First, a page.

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What Is the Graphics Interchange Format?

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  • Written By: Robert Grimmick
  • Edited By: R. Halprin
  • Last Modified Date: 14 April 2014
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The Graphics Interchange Format (GIF) is a computer file format used for images and simple animation. It was developed by CompuServe® in the late 1980s and grew in popularity with the proliferation of the Internet. GIF is a bitmap format supporting up to 256 colors and a form of lossless compression that decreases file size without a loss in image quality. GIFs became a source of controversy in the mid-1990s when a company tried to enforce a software patent related to collecting licensing fees.

File formats dedicated to pictures and images have existed since computers first became capable of displaying them. As technology has evolved, new formats have been created to add new capabilities. Specifications for the graphics interchange format were first released in 1987 by CompuServe®, a U.S. Internet service provider. Prior to this, most image formats were limited to black and white and were not optimized for transmission over the Internet.

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GIF was the first image format to be widely supported by web browsers, and has remained popular online despite the introduction of newer formats. The GIF format isn’t particularly well suited to photographs since it can only support 256 colors, but it can deliver both clarity and efficiency for simpler images like illustrations or logos. The second revision of the format, GIF89a, supports transparencies. One fairly unique feature of the graphics interchange format is support for animation. Multiple GIF images can be saved within a single file and played back in sequence, much like a roll of film in a movie projector.

Images created using the graphics interchange format are saved in what is known as a raster or bitmap image format. This means the format contains information describing the width and height of the image and where individual pixels belong in that image. The other type of image format, vector graphics, saves images in a mathematical format that describes how an image should be drawn on a screen. Vector images, unlike bitmaps, can be resized without a loss in quality, but are much more computationally intensive.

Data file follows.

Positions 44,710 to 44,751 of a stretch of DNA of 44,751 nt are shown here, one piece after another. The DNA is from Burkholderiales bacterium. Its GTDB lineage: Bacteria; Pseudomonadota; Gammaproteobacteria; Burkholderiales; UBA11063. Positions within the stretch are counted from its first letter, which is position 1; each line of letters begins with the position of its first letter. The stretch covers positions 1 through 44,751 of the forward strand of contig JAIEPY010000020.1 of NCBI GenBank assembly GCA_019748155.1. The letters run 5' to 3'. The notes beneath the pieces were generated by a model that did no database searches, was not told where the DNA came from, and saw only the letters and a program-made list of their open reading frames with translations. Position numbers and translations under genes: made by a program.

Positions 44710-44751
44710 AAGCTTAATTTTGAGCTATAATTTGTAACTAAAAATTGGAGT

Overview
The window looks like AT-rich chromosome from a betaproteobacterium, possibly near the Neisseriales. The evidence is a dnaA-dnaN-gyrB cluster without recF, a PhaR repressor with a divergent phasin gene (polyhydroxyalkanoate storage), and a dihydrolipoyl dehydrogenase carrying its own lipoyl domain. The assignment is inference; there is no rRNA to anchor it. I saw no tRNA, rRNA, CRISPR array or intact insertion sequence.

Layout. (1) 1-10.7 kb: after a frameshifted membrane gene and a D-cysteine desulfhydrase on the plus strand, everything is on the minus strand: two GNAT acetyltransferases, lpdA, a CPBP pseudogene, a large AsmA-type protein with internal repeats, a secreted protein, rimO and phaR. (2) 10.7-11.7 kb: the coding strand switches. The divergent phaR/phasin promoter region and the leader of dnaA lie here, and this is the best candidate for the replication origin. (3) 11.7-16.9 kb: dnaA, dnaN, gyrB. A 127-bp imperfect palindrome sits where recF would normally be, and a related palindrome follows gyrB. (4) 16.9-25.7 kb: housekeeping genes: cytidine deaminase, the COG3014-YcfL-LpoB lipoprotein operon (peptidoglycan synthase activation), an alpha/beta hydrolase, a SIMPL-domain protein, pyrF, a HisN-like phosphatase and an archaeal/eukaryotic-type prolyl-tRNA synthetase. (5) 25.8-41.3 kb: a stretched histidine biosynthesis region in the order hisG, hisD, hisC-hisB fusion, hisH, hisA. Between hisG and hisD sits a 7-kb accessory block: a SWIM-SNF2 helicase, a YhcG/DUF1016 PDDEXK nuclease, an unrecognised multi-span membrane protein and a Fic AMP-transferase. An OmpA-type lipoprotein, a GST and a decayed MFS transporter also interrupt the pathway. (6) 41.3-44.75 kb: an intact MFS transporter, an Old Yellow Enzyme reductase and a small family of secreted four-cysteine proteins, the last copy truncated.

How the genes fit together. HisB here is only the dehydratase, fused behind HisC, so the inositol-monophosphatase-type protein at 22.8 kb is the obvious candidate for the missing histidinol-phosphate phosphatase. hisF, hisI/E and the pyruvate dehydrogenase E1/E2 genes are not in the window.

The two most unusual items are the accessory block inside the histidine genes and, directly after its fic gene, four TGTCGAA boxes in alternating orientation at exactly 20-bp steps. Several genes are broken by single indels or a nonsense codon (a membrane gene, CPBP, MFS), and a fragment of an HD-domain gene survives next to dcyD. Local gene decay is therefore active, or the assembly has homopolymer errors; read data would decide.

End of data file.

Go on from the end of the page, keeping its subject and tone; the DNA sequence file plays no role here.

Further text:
Like many of the image and graphics file formats used on the Web, GIFs are compressed to reduce file size and enable faster transmission over the Internet. Some formats, such as the Joint Photographic Experts Group (JPEG) format, use lossy compression, which reduces the image’s file size by decreasing image quality. The graphics interchange format uses a form of lossless compression called Lempel-Ziv-Welch (LZW), named for the three men who developed the technique. LZW compression utilizes a mathematical algorithm to compress and decompress data within a file, thereby resulting in smaller file sizes without any loss of quality.

The use of GIF images became controversial when it was revealed that the format was subject to a software patent owned by information technology company Unisys®. The patent did not apply to the image format itself, only the LZW compression that GIF used. Unisys® announced in late 1994 that it expected those using LZW compression, whether for GIF images or other file formats, to pay a licensing fee. Some web masters feared the company would try and collect royalties from any website using GIFs, and the Portable Network Graphics (PNG) format was created as a patent-free alternative. PNG images did not become the immediate success some had hoped; in 2003 the Unisys® patent on LZW expired, meaning that both formats can now be used freely.

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